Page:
What does yesterday's election loss of Spain's conservative Popular party portend for the war on terror? While evidence is pointing more toward al-Qaida, one can be certain that whoever perpetrated the attacks wanted to instill fear in the Spanish electorate as they went to the polling booth.
Some may have been emboldened to keep Prime Minister Aznar and his party so that they may continue their forward anti-terror policies. However a majority chose to usher in the socialists despite them being philosophically poorly positioned to convincingly fight terror.
The terrorists who struck in Spain, most likely al-Qaida or their Islamist ilk, through the heinous killing of innocent non-combatants sought a political change through fear and intimidation. A day after the elections in Spain, they appear to have achieved their goal.
The resolute Anzar is leaving and the softer socialists are entering. The test now remains to see whether the new Spanish government will respond with the sheepish appeasement policy that the terrorists expected and which France, Germany and other European nations enacted while America and Britain led the forward response against Islamist terror.
The attacks in Baghdad, Istanbul, and now Madrid are proof that America and its supporters in the war on terror have the terrorists in their crosshairs while they run for their lives in attempting to fracture the coalition and stimulate appeasement. Any other interpretation ignores the writing on the wall.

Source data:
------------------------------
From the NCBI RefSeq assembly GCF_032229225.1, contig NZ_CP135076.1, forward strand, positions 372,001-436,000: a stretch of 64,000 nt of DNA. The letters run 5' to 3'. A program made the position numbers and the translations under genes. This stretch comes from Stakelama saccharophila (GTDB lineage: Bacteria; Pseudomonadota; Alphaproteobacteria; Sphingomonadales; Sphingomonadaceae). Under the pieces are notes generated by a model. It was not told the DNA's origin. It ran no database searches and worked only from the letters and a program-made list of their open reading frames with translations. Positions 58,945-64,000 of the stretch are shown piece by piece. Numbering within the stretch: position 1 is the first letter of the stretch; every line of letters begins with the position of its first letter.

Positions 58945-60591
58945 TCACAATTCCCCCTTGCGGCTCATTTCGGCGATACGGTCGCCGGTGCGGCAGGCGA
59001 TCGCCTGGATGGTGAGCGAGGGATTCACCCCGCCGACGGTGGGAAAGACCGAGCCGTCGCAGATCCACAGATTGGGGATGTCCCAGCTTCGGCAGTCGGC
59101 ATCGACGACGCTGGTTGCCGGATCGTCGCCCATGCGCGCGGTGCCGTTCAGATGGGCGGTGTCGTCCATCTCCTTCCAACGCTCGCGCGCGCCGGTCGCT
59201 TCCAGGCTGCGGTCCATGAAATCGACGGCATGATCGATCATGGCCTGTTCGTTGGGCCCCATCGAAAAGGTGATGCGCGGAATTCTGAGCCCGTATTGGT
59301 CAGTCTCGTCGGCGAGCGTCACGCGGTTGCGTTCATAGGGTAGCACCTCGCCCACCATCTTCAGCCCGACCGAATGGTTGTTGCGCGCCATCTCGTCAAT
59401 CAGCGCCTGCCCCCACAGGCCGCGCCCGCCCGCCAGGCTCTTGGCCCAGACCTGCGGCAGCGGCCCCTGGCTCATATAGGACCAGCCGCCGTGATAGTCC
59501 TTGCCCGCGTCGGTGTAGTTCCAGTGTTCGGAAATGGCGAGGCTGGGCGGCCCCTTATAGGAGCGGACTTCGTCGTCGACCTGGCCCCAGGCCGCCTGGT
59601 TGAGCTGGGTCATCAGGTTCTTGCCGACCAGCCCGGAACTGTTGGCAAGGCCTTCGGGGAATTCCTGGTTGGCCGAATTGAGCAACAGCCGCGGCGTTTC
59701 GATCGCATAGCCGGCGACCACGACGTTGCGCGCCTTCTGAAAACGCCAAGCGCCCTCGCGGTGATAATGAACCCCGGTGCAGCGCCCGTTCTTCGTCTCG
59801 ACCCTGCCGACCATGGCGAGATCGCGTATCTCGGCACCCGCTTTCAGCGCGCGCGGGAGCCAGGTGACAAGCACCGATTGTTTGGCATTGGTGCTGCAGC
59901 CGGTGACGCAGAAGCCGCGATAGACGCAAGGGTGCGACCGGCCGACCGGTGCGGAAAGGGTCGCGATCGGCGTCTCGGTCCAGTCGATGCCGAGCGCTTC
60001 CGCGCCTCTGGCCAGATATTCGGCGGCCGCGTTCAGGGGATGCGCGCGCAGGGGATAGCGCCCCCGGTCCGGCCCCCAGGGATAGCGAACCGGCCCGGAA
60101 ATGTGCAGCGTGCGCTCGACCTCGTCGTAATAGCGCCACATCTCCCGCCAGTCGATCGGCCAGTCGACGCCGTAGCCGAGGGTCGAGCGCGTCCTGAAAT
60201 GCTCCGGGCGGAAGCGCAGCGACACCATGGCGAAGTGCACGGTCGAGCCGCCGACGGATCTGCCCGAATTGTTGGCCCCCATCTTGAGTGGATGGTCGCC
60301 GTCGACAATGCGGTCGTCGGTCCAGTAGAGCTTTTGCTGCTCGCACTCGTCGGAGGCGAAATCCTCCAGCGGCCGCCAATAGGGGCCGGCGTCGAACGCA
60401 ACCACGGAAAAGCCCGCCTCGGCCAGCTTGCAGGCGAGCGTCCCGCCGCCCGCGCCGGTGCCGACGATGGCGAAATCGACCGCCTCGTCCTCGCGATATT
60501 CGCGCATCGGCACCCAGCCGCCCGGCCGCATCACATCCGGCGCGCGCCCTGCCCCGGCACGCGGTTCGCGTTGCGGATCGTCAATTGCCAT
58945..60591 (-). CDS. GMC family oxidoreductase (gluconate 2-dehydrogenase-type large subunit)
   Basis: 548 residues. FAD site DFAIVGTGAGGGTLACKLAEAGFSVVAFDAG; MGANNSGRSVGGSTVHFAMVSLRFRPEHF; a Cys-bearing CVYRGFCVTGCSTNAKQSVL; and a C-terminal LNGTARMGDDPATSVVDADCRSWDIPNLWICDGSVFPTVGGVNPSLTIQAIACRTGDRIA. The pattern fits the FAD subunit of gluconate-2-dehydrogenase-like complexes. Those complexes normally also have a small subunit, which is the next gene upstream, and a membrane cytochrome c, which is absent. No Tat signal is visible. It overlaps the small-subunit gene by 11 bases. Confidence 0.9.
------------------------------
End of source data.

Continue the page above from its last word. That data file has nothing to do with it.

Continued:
The sad paradox is that terrorists will exploit our democratic processes to stimulate the change that suits their survival, banking upon the electorate's fear translating into short-sighted appeasement at the election booth. Spain is living proof. We can only hope that the American electorate readying for November comes away today learning from Madrid with an emboldened resolve and not with a fearful tilt toward appeasement.
While terror instills fear in the community it targets, it conversely clarifies the correctness of the war on terror. Senator Kerry should finally wake up his campaign with respect to his discussion on the war on terror and make it clear to the terrorists that his resolve in the war from Iraq to America will not waiver from that of President Bush.
Anything short of that should give us concern. That which makes a clear divide between a softer Kerry administration of 2005 and a more resolute second-term Bush administration that promises to finish the war against al-Qaida, may in fact pose a palpable security risk for the American citizenry into the fall of 2004.
The terrorists rather need to get the clear message that the American population will not waiver in the war on terror regardless of who wins in November.